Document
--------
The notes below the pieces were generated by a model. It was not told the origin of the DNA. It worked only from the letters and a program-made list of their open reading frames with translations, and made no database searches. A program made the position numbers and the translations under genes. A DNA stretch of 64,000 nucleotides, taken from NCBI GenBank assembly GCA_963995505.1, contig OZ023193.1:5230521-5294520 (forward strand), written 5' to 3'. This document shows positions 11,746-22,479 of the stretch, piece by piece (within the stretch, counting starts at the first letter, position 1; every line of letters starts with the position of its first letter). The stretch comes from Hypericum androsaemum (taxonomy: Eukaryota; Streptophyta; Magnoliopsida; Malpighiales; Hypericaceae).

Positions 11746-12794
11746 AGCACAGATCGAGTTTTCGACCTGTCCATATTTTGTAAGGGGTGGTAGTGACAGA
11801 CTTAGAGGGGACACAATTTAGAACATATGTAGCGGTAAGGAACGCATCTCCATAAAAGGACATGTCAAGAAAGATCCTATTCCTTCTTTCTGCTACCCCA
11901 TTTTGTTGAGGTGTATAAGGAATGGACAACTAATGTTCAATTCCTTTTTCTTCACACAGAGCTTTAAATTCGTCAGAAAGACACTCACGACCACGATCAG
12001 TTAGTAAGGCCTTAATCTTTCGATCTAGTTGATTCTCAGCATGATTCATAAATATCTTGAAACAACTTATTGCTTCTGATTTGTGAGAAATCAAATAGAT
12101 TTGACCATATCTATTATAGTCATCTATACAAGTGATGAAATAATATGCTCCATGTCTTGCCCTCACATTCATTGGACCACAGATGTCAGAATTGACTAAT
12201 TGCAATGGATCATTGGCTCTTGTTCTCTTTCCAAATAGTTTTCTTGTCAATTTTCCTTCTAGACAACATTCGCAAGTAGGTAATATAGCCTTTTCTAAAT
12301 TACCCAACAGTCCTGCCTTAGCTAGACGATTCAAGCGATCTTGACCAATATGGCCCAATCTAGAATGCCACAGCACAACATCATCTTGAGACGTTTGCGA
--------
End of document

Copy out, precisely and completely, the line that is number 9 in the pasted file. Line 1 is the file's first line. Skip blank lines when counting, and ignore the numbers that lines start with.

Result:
12301 TACCCAACAGTCCTGCCTTAGCTAGACGATTCAAGCGATCTTGACCAATATGGCCCAATCTAGAATGCCACAGCACAACATCATCTTGAGACGTTTGCGA